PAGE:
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Listed firms stingy with details on remuneration

SGX report: Standard of disclosures also weak in assessing of board performance, internal audit

REVEALING: SGX has found the quality gap between big and small companies to be smaller than expected, and that companies on average earned a passing grade.


THE standard of corporate governance disclosures among Mainboard-listed companies was the poorest when it came to remuneration details, assessing board performance and internal audit, a quality-focused review of Singapore's comply-or-explain model has found.

But it has also found the quality gap between big and small companies to be smaller than expected, and that companies on average earned a passing grade, said the Singapore Exchange (SGX), which commissioned the assessment.

SGX will engage with individual companies to help them to improve the standard of their disclosures, and stands ready to use its enforcement powers if necessary, SGX chief regulatory officer Tan Boon Gin told reporters at a briefing.

Singapore applies its Code of Corporate Governance on a "comply-or-explain" model. Numerous studies have looked at how well companies comply with the Code's recommendations, but few - if any - have measured the "explain" portion of the system.

The SGX review, carried out by KPMG, was undertaken to assess whether listed companies were giving meaningful disclosures about how they were complying with the Code, and if not, whether they explained their non-compliance properly.

The study assigned scores based on the annual reports of 545 Mainboard-listed companies for fiscal years that ended between July 1, 2014 and June 30, 2015.

The scores were weighted in such a way that simply stating whether a requirement was under the Code would net a company only half of what could be awarded for a meaningful explanation of the various requirements under the Code.

On average, the companies achieved a 60 per cent score out of a best-possible 100.

The average score for companies with market value of less than S$300 million was 59 per cent; that for companies larger than S$1 billion was 66 per cent - a gap which Mr Tan described as unexpectedly narrow.

Overall, SGX said in a statement that "adherence to guidelines of the corporate governance code can be improved and deviations should be better explained".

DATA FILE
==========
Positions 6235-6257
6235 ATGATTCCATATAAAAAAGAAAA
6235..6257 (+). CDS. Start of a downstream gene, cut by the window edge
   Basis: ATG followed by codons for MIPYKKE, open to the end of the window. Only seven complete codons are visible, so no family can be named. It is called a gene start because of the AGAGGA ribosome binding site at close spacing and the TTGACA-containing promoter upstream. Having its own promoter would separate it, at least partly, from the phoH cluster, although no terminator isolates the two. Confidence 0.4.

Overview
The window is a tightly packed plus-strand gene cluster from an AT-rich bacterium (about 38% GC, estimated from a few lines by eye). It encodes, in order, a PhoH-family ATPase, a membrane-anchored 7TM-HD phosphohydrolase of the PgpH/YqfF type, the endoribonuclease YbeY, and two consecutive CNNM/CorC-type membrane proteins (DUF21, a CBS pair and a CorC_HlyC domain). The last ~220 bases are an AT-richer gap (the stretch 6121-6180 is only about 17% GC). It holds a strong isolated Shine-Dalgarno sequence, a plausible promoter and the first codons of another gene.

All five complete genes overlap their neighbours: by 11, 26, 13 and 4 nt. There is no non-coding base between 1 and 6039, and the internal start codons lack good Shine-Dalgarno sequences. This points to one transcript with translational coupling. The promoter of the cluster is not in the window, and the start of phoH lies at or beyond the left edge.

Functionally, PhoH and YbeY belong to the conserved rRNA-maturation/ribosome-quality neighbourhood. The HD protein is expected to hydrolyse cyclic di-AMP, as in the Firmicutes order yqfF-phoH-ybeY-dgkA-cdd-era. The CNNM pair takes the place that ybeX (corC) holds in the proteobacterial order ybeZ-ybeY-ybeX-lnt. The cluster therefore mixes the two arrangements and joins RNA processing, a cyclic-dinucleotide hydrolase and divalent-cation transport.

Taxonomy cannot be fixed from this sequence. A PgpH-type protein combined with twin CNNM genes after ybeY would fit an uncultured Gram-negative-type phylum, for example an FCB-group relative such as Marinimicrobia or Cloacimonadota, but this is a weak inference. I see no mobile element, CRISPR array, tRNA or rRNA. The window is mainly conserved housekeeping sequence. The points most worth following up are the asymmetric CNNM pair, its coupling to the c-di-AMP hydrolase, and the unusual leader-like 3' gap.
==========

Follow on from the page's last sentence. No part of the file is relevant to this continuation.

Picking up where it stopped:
It added that disclosures on remuneration matters were most in need of improvement. The average score in this area was 53 per cent.

Companies were particularly poor at explaining how they align the level and mix of remuneration with long-term incentives and with corporate and individual performance. Only 17 per cent of the companies scored 60 per cent or more on this metric.

Companies were also reluctant to disclose details of how much they paid key personnel. "We strongly urge companies to be more open and transparent about disclosures on director and chief executive officer remuneration for a more sustainable relationship with shareholders," SGX said.

Another principle with poor adherence was in the assessment of board performance. Only a fifth (21 per cent) of companies achieved a score of 60 per cent and above in that area.

"Companies were also mostly silent on whether performance conditions were met for the board-evaluation process; only a third of companies did so," SGX said. "We urge companies to provide more details on the board-evaluation process."

SGX said it would not publish the scores of individual companies, because the purpose of the exercise was to improve awareness about - and the quality of - corporate governance disclosure.

But the regulator will engage with companies one-on-one to help them improve their disclosure standards.

Mr Tan said: "This report is aimed at making companies aware of the importance of complying with the corporate governance code and providing meaningful explanations for deviations.

"We want to work with companies to improve the quality of their disclosures and governance practices so that they, in turn, can draw more long-term investors."

Mr Tan said SGX will also try to ascertain the reason that disclosures are lacking in certain areas. Failure to explain non-compliance runs counter to the requirements of a comply-or-explain regime.

"That's something that we really need to understand from our engagement with the companies. Is this a compliance problem or is it a disclosure problem?"